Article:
Turning Surpluses into Cash
Looking for another way to boost liquidity? A largely underutilized technique is to sell off assets you don't really need -- things like old equipment or excess materials. Getting rid of some items, like computers, is easy, given the extent to which secondary markets have developed around the country. (See "The Used Computer Market," May 1991, [Article link].) But what if you're stuck with a bunch of telephones or used satellite dishes?
For relatively low-ticket items, Howell Hurst, president of Strategic Asset Management, a San Francisco consulting firm, suggests contacting surplus and salvage dealers listed in the yellow pages. Another do-it-yourself approach, though more expensive and more time-consuming: identify the trade publication prospective buyers are most likely to read, buy an ad, and wait. Most small ads sell for less than $300. "If you don't know the magazine by name," he says, "you can call the local library."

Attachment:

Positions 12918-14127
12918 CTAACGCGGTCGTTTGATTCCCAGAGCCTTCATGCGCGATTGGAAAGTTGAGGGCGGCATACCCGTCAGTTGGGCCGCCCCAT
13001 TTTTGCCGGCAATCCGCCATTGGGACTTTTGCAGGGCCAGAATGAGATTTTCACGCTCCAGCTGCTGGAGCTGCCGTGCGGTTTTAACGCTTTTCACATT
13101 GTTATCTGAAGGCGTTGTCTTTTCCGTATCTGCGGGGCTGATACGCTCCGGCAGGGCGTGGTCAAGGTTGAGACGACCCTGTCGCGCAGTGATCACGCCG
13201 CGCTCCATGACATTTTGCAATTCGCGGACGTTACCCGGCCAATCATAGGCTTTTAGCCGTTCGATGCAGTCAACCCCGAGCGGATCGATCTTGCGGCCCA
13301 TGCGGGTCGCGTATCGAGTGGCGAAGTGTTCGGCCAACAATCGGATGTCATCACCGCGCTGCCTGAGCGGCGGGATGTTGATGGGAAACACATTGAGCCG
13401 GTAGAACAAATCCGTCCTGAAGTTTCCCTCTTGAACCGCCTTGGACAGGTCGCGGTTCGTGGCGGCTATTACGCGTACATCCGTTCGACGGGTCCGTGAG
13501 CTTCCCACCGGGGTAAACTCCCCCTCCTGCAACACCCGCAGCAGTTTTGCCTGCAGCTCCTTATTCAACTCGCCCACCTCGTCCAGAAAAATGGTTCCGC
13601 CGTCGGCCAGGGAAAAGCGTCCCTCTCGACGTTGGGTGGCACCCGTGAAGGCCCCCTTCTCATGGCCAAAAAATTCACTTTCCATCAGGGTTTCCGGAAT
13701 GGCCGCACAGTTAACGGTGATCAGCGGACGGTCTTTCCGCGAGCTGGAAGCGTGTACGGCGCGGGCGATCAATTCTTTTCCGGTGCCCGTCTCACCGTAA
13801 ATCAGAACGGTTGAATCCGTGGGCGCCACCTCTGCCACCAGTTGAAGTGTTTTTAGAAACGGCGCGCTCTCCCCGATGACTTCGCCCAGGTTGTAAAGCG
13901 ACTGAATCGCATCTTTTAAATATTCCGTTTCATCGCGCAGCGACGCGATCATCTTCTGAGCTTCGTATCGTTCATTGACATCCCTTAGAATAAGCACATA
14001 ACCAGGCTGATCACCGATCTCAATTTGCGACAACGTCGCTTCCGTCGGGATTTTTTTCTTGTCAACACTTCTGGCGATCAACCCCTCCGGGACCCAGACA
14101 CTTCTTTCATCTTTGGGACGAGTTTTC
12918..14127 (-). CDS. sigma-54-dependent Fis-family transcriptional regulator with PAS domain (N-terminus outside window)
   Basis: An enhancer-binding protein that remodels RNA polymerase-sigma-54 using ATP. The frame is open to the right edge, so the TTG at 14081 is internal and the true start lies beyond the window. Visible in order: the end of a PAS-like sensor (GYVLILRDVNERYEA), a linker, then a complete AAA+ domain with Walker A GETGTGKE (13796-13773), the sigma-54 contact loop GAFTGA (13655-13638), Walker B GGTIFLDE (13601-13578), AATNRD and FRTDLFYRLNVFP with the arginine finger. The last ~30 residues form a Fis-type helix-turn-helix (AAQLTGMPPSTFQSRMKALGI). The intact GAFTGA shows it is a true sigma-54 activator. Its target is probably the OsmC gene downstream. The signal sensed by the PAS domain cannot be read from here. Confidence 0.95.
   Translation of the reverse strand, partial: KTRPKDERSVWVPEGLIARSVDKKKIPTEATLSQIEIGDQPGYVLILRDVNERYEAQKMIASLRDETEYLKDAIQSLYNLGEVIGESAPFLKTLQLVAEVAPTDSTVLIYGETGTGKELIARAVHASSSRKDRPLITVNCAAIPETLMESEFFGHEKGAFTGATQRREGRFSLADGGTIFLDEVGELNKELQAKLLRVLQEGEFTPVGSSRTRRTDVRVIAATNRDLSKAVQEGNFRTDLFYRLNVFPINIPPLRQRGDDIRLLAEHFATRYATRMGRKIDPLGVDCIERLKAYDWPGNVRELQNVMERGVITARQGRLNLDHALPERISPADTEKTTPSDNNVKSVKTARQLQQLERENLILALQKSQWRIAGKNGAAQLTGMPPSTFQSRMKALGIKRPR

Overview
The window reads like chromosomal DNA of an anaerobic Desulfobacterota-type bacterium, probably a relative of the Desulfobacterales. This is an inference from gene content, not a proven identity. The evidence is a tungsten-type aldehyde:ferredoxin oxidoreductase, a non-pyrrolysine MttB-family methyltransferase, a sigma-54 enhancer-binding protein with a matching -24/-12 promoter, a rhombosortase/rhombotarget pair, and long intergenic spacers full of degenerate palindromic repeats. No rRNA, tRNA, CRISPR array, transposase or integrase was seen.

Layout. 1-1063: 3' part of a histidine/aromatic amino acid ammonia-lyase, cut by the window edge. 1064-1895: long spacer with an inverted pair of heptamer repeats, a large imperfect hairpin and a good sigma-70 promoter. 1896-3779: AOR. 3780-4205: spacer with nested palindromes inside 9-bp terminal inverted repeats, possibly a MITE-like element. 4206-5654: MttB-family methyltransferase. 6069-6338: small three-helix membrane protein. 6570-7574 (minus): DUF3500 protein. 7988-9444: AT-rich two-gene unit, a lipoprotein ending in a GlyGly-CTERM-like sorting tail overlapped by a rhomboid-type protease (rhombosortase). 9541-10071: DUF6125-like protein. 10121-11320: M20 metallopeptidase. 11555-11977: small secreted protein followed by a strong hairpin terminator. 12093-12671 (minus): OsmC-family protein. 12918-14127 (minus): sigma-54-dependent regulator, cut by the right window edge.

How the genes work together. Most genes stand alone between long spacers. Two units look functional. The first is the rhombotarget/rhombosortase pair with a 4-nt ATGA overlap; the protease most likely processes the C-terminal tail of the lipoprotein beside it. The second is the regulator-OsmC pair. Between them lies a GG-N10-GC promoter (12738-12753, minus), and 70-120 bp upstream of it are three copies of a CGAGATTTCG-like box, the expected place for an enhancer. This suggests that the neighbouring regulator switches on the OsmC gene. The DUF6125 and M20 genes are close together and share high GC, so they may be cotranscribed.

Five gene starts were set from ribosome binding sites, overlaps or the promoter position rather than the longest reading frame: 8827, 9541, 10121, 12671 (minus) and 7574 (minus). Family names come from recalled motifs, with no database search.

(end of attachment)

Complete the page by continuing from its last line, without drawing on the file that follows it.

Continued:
But if neither option seems appropriate, note that Hurst, whose company specializes in marketing surplus assets for large businesses, is launching a new publication called Excess Inventories (415-399-1436), which he intends to distribute six to eight times a year. Initially, he says, it will go to a few hundred industrial secondary buyers (corporate purchasing officers, materials dealers, importers, exporters, foreign governments, and so forth). If you want to reach that audience, Hurst is selling ads for $250 per listing.
-- Bruce G. Posner* * *
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